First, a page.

Lydia X. Z. Brown, Justice Catalyst Fellow at the Judge David L. Bazelon Center for Mental Health Law, spoke next. Brown has fought for disability rights for almost a decade. Brown identifies as multiply disabled and has consistently confronted assumptions that “disabled people cannot be at the forefront” of disability-rights advocacy. “The work I am doing is literally for my own survival, and the survival of people I care about who are living alongside me,” Brown said. “We will die if we sit and wait for privileged people to help the disability community. We must take the initiative and speak up for ourselves.” Brown identified a number of fundamental flaws in our educational system and discussed some of the work they are doing to upend the violence inherent in an educational system that was not designed to educate students with disabilities and those students with intersecting marginalized identities.

Tara J. Miles, Family Educator at Kendall Demonstration School, opened with a discussion of her personal experience as a Deaf child growing up with a family of hearing people as well as an educator working in a quasi-public-school setting with children who come from both majority-deaf and majority-hearing families. Miles, who is now an educator with an elementary school associated with the Laurent Clerc National Deaf Education Center at Gallaudet University, shared how her personal experiences shape her current work with families. Miles identified the many ways in which race and ableism play a major role in whether or not students with disabilities are supported in their communities and educational environments. Acknowledging that neither the medical nor the educational communities have taken the steps to dismantle the structures, policies, and procedures that entrench this differentiated approach, Miles emphasized the importance of cultivating a generation of students with disabilities that advocate for themselves.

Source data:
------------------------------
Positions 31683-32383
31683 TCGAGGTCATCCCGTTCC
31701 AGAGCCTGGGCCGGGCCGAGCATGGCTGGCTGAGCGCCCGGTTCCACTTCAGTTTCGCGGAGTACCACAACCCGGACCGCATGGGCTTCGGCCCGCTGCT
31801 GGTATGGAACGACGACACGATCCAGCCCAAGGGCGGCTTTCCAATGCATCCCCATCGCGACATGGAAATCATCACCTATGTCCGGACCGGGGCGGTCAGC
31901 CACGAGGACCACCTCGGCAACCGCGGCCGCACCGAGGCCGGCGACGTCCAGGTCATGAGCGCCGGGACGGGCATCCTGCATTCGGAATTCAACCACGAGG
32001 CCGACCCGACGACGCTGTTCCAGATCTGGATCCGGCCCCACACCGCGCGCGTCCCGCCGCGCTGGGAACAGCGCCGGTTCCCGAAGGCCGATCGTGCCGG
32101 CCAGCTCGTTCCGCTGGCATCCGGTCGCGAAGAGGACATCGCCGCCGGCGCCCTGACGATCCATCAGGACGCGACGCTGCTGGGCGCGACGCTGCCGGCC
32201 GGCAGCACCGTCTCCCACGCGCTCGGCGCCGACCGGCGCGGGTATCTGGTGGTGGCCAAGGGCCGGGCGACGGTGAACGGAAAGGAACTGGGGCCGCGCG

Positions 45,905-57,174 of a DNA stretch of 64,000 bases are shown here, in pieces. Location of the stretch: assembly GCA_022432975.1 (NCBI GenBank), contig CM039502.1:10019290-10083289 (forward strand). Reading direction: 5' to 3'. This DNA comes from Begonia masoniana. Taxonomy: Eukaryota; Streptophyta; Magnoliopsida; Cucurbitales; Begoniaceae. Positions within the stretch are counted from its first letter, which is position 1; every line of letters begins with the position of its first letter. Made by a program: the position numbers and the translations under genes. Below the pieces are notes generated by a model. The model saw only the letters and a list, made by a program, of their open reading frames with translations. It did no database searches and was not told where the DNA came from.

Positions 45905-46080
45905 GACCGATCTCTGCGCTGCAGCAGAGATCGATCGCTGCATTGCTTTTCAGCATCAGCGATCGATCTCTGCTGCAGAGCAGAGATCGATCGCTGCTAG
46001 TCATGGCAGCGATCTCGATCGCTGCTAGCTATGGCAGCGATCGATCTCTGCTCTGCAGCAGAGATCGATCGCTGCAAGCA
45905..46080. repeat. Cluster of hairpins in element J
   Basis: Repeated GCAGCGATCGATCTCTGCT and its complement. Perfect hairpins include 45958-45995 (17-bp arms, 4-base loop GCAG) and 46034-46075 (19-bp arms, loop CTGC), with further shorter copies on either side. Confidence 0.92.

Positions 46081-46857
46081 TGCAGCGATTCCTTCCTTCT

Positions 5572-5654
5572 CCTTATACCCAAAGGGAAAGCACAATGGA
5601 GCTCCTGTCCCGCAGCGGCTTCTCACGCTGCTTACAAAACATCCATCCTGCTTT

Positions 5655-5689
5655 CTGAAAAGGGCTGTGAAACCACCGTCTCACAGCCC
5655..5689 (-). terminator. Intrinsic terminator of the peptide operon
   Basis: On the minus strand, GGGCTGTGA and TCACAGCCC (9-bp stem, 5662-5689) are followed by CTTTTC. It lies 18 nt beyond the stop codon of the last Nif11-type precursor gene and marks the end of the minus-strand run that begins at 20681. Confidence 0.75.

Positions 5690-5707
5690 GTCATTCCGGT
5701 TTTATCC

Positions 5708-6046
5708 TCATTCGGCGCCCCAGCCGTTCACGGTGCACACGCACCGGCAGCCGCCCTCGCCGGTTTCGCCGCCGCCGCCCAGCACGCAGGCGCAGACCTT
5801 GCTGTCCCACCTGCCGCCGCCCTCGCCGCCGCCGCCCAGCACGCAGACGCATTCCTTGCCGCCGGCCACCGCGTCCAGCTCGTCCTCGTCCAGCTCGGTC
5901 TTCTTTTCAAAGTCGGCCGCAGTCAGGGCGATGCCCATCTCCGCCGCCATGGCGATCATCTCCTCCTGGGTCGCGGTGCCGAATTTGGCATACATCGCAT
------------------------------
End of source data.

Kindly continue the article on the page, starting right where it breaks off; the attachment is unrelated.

Katherine Pérez, Director of the Coelho Center for Disability Law, Policy, and Innovation at Loyola Law School, challenged the medical model of disability that frames disability as an “illness” that can or should be “cured.” Pérez herself grew up with a psychiatric disability, but she did not identify as someone with a disability until law school. According to Pérez, her sense of disability justice took hold based on her relationship with her younger sister, who has an intellectual disability, and it deepened once she embraced her own disability. She went on to discuss the harm that ableism has on all people with disabilities and how it divides those with disabilities from each other, diluting their advocacy power. Pérez also discussed her work to develop a new framework of looking at disability and its intersection with critical race studies to create a new base of power and understanding for disability rights advocates. Her goal is to bridge the gap between the portion of the disability-rights movement that has been centered on a more white, privileged experience of disability with the experiences of people of color with disabilities.

After the panel, Brown noted that ableism was “front and center in the conversation at UDC” – an approach that is sadly unusual for other national conferences on disability rights. Brown identified the importance of ensuring representation of individuals with disabilities on panels to meaningfully discuss “disability oppression as violence” that is “structural [and] pervasive throughout culture and society.”

Disability Rights: The Next 10 Years